Sara was, and still is, one of the coolest people I have ever met. Our friendship began when she slipped a forbidden piece of paper to me during one of the most boring assemblies of our middle school years. “What’s your name?” And just like that, a friendship was born, one of those very good ones that stands the test of time.
Within hours Sara had given me her address. These were in the days before the internet, and so becoming old-fashioned pen pals was the way to go. We wrote back and forth to each other all that summer, and when I walked into my high school science class on the first day of my freshman year, there she was — her blonde hair pulled back into a ponytail and her smile lighting up her eyes. “I saved a seat for you!”
A few weeks later, I went to her house for a sleepover. The moment we pulled into the big curved driveway, my jaw dropped.
The millionaire’s house
“This is your place?” I asked, incredulous. It was easily the largest home in the area, three stories standing tall over the rest of the town, an unattainable place that had to be the home of millionaires. By the time we reached the garage, I was completely in awe, staring up at the dormer windows and tall chimneys. We pulled into one of the five bays in the garage and from there, walked along a wide corridor until we emerged into the family room.
When I expressed my surprise again, she smiled at me. “It’s not about money,” she said. “We really don’t have much money. It’s all about necessity.”
And within an hour, I realized exactly what she meant.
That big, gorgeous house was built to handle the kids in that big family — all fourteen of them. That’s right. Fourteen. And that was in addition to the many cousins, grandparents, extended family members and even friends who found refuge there from time to time. Those big dormer windows let light stream into the massive bedrooms, most of which had at least two beds. There were two family rooms, each one filled to the brim with trunks full of toys, books and board games. The kitchen was the largest I had ever seen, with no fewer than three refrigerators, each loaded with food. There were three chest freezers too, down in the basement, where assorted sports gear and outdoors equipment was stored in a state of hurried disarray.
“We built it ourselves”
But what truly got my attention was the dining room. The long room caught the afternoon light through floor-to-ceiling windows. The table stretched for an eternity, with mismatched but comfortable chairs lining each side. It was a room meant for Thanksgiving dinner, every single day.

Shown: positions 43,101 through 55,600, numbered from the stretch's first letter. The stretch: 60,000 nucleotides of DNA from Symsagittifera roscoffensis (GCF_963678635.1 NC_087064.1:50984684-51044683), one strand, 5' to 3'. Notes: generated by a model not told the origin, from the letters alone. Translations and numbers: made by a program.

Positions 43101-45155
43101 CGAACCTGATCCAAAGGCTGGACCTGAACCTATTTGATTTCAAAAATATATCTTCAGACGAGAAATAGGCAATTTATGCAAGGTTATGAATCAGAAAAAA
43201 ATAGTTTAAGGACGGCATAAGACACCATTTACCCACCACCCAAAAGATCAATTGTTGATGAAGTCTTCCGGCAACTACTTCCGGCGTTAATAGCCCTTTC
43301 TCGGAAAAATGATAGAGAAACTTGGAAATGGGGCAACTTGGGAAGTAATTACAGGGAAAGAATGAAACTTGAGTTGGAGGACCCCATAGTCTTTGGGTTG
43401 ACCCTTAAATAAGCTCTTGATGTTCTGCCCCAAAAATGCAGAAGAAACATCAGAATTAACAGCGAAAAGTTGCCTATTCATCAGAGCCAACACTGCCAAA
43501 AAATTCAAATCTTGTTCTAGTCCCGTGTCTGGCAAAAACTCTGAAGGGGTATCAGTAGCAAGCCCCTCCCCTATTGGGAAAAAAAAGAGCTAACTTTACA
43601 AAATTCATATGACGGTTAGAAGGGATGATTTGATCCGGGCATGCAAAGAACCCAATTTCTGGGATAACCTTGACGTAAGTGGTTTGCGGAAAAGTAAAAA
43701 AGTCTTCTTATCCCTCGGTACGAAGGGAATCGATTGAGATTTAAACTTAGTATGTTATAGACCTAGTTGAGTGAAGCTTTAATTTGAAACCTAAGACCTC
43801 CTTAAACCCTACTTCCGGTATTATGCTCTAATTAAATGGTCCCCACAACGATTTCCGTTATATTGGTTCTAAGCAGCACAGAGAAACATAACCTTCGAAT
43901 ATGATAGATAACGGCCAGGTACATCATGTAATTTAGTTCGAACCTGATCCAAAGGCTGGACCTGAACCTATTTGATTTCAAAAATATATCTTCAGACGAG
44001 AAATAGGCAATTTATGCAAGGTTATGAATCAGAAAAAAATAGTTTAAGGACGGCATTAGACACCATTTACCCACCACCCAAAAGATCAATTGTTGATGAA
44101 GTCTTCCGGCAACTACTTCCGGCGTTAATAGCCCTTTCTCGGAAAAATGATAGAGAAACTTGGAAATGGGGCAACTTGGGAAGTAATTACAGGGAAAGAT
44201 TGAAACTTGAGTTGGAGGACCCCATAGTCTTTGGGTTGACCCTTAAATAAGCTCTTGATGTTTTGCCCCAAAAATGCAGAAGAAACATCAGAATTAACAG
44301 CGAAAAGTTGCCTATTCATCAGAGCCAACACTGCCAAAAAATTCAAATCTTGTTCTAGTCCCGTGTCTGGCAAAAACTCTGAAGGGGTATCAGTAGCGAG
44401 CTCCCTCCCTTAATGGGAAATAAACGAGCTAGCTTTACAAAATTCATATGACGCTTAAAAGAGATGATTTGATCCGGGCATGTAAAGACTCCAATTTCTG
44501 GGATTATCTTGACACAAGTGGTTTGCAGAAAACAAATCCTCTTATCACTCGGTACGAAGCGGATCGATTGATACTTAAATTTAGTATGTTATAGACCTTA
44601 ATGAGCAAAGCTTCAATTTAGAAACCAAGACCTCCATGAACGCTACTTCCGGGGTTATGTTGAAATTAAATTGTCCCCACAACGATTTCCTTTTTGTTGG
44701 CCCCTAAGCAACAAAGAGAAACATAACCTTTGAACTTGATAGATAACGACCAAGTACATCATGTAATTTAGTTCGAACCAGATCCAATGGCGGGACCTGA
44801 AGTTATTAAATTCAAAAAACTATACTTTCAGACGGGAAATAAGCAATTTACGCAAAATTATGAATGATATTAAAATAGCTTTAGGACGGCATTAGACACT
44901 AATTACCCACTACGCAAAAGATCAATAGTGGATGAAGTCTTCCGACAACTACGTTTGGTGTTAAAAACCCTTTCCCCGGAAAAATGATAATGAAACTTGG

“How did you find a house like this?” I asked Sara as I ran my hands over the smooth surface of the table.
“We built it ourselves,” she said, not without a note of pride.
“You built it?”
“My mother is a construction manager,” she said, shrugging. “My brother is in construction. We all just learned as we went along.”
Sure enough, Sara pointed out a few things that told me it was true. There was the door that wasn’t quite level, and the spot where the drywall didn’t quite cover the back of a linen closet. There was the window with the extra-wide casing, because someone had cut the hole all wrong when the walls went up. There was that one creaky stair that nobody could figure out how to fix, and there was the garage door that wouldn’t open — again, nobody could figure out why.
That was my first of many days spent in that wonder of that big, beautiful house. I learned the little quirks of the rooms, which pitcher in the fridge held the best cherry punch, and how to avoid that creaky stair when Sara and I sneaked in a little past curfew. When I was seventeen, I spent two weeks there, wielding a hammer as another addition went up — this one a sunroom, a little gift for a Momma who had poured her life into her kids and now just wanted a place to sit down among her houseplants and rest.
It’s not money — it’s love
Today the kids are all grown up, but that big rambling house is still the biggest thing in town. The usual rumors still fly — that millionaires live there, and that ghosts might be in the attic. But the truth of the matter is even better: That the house was built over time, with love and care. There are houses built with money, and then there are houses built with love. Sara and her wonderful family taught me that it is always best to live in the latter.